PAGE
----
The Power of Optimization

People are pretty skeptical when I talk about getting big speedups from simple changes, so when optimizing/debugging the program I made recently to generate tough problem instances of Maximum Independent Set (MIS), I timed how long the generator took on one CPU core of my 1.66GHz Core 2 Duo laptop.

The program starts with a random graph that very likely has an independent set of size m, keeps the first independent set of size m that it finds, and adds edges as it searches so that the first one is the only independent set of size m.  There are many papers out there on hiding independent sets (or cliques) that are much larger than most in graphs, but this is the first I’ve heard of hiding an independent set that’s only one node larger than most of the maximal independent sets. I set out with the objective of getting 128-node graphs with a single maximum independent set of size 24.

The first version that worked correctly printed out every independent set it found, since I’d had some issues with correctly traversing the sets, so printing took a vast majority of the time.  Specifically:

nodes initial edges MIS size build printed parameters passed time (s)
32 64 12 32-bit debug state, graph, and added edges separately ~1200
32 64 12 32-bit debug graph and added edges separately 2.63
32 64 12 32-bit debug added edges separately 0.119
32 64 12 32-bit debug none separately 0.084
32 64 12 32-bit release none separately 0.037

This isn’t even doing any “real” optimizations; it was spending 99.997% of the time just printing out data. Speedup from not printing out anything and using release build: 32345x. In fact, the final result is so much shorter, that much of its time could be overhead, so the speedup on a larger instance would be higher.  I consider this like a design optimization, whereas the optimizations below are algorithmic optimizations.  I find that design optimizations usually have the largest impact and result in simpler code, though in this case the code wasn’t really much simpler since it wasn’t really a full-out design change.  Design changes are almost always of the type “I don’t need to do all this stuff… why am I doing it anyway?”  Moral of the story: printing text is ridiculously slow; avoid unnecessary logging.

Now that it was so much faster, I needed a larger test case, so I started ramping up the graph size:

nodes initial edges MIS size build printed parameters time (s)
64 400 16 32-bit release none separately 4.33
96 640 20 32-bit release none separately ~2316
96 640 20 32-bit release none together ~2598

This was the first “real” optimization I tried, and it didn’t work. The search is highly recursive and has 10 parameters, most of which don’t change, so I was thinking that passing them together in a structure would be better, but it wasn’t. The overhead of accessing them indirectly outweighted the savings from only passing 4 parameters. Moral of the story: even for functions with a ton of parameters, function calling is fast; it’s the content of the function that matters… as long as it isn’t a tiny function.

At this point, I went for a trick I’d done before for traversing independent sets, but I wasn’t sure how it’d work in this case, since it has to add edges too. The trick is whenever the number of nodes left that could be added to the current set is 64 or less, I bit-pack the adjacency matrix for the subgraph induced by these nodes and operate on entire rows of the matrix at once, since each row fits into a qword (unsigned long long). With a 64-bit build, this can be done quite efficiently. It took a lot of debugging to get this to work properly, but it was worth it:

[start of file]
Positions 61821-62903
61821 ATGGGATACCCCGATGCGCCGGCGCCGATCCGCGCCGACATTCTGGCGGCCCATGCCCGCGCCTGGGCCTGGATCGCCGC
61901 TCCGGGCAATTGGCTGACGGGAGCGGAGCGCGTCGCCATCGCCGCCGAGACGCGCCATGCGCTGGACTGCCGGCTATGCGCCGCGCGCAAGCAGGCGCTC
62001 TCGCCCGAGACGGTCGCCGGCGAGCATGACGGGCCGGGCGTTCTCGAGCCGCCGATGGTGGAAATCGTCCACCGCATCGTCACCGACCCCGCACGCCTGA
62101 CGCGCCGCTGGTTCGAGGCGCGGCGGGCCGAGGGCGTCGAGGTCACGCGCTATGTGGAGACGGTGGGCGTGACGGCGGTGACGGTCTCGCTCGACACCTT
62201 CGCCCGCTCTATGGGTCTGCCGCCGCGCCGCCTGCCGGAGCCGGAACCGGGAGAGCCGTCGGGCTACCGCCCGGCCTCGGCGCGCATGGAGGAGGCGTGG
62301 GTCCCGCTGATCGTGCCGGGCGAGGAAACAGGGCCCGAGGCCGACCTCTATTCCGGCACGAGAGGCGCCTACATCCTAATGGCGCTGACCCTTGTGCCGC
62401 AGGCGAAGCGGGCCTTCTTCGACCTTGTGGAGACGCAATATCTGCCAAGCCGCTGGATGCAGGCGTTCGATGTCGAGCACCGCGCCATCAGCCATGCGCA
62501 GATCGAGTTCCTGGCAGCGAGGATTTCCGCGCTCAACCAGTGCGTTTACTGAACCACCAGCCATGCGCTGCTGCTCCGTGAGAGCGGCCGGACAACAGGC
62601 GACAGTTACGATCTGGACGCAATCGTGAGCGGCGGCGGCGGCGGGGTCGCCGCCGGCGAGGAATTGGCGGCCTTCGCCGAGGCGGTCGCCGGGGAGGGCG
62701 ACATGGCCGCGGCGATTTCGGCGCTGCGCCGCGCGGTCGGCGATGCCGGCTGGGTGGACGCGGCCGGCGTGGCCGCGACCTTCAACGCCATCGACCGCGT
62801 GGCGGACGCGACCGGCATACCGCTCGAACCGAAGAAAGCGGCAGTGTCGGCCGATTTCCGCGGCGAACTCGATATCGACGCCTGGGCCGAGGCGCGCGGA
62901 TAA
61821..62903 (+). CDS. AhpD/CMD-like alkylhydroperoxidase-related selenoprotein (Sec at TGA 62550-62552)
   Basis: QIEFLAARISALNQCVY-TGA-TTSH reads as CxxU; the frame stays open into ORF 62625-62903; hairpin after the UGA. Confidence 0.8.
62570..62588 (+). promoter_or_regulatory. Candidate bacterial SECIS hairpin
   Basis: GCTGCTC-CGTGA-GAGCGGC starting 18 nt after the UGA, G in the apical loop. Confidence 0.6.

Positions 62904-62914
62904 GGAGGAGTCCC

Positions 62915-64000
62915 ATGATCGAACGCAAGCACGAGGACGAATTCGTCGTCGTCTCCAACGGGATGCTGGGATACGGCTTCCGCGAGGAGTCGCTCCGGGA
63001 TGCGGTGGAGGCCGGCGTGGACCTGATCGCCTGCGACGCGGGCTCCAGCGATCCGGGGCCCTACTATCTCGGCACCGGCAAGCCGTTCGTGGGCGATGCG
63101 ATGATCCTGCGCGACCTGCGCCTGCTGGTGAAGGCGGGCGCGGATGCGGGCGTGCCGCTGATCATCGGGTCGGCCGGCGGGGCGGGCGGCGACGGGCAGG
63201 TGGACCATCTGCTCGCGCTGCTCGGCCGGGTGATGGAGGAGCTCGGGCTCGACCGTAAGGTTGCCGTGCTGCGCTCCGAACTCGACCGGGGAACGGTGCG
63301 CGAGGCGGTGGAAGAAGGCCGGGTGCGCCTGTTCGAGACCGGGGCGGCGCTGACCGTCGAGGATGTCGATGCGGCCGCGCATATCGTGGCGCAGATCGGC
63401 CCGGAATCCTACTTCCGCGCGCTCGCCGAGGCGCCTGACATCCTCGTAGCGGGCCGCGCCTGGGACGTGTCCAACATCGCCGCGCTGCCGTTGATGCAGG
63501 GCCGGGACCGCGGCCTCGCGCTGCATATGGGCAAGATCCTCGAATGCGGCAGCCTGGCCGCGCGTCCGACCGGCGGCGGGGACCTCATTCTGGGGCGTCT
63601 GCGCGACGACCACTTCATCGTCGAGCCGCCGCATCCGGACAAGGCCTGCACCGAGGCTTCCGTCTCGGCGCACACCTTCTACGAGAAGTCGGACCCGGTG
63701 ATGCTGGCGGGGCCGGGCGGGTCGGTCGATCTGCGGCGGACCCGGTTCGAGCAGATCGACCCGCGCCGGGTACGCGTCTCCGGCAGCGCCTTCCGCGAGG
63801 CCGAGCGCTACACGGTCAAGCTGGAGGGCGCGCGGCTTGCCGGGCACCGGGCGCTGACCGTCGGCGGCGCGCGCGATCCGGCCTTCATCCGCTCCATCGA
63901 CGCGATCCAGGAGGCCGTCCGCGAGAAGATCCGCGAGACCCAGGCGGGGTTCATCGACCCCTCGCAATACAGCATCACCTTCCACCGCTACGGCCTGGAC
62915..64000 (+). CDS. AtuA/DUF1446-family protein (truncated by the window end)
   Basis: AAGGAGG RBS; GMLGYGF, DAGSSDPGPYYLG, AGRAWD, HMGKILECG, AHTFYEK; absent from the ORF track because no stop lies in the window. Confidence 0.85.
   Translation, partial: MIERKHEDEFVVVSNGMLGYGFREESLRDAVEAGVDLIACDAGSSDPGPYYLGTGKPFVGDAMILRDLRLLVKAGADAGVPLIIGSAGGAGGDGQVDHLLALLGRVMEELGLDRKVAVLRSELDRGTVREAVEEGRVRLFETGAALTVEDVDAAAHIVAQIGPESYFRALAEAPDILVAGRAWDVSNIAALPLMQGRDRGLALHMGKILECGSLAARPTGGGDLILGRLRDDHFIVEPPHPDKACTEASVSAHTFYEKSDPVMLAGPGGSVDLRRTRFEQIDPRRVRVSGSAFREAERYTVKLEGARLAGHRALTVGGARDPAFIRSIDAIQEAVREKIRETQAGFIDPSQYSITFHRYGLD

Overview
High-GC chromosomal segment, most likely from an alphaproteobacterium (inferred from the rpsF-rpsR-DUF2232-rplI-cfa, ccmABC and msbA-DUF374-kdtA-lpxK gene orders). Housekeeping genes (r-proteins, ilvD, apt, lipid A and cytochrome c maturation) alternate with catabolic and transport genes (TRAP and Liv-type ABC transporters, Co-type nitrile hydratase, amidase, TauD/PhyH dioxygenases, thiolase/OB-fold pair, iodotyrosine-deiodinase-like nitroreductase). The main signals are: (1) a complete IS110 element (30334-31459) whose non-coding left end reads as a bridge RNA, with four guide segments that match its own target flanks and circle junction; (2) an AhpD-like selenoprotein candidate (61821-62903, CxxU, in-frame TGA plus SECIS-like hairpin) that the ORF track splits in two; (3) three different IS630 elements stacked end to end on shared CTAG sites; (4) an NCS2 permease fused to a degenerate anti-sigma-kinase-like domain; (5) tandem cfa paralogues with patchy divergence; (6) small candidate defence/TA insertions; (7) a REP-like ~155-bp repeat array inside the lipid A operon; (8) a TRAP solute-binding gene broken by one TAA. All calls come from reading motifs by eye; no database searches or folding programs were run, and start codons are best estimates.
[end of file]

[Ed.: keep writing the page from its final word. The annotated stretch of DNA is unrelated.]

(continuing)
nodes initial edges MIS size build printed parameters other time (s)
96 640 20 64-bit debug added edges separately 64-node trick,
error-checking
54.6
96 640 20 64-bit release none separately 64-node trick 18.4
128 1200 24 64-bit release none separately 64-node trick ~666

That did the trick. It was now possible to accomplish the objective of getting a 128-node graph with a unique MIS of size 24 in just over 11 minutes. Speedup from bit-packing, to do many operations in parallel and reduce overhead: 126x. Moral of the story: simple bit operations take a clock cycle or two; fiddling around with data structures usually takes much longer. This still wasn’t quite where I wanted it, since now that it seems feasible, I would like to ramp it up a bit more. Luckily, I could easily improve the early cut-off check I had (i.e. when there aren’t enough nodes left to create an independent set of size m, you can avoid looking there.)

nodes initial edges MIS size build printed parameters other time (s)
128 1200 24 64-bit release none separately 64-node trick
& early cut-off
134
128 900 32 64-bit release none separately 64-node trick
& early cut-off
811

That helped too. Speedup from early cut-off: 5x. Moral of the story: don’t compute things that you don’t need to, as long as it’s easy to check whether you need to compute them or not.

Final speedup: 625x from just algorithmic optimizations. 20 million x total. To generate 50 graphs of the last type, it’ll only take 11.3 CPU-hours now, but it’d have taken 293 CPU-days without any optimization other than removing printing and using a release build.  I haven’t done any detail-level optimization, what most people call “inner-loop optimization”.  I could do a bunch more, i.e. this is still single-threaded and in C; I could do much better in assembly language and with 8 threads on the Intel Core i7 CPU at work. I’ll probably generate 8 graphs at once by adding a simple OpenMP parallel for loop. However, there’s not much use in generating such graphs with more than 128 nodes at the moment, so I’m back to working on a secret side project I hope you’ll like. 🙂

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~ by Neil Dickson on January 4, 2010.

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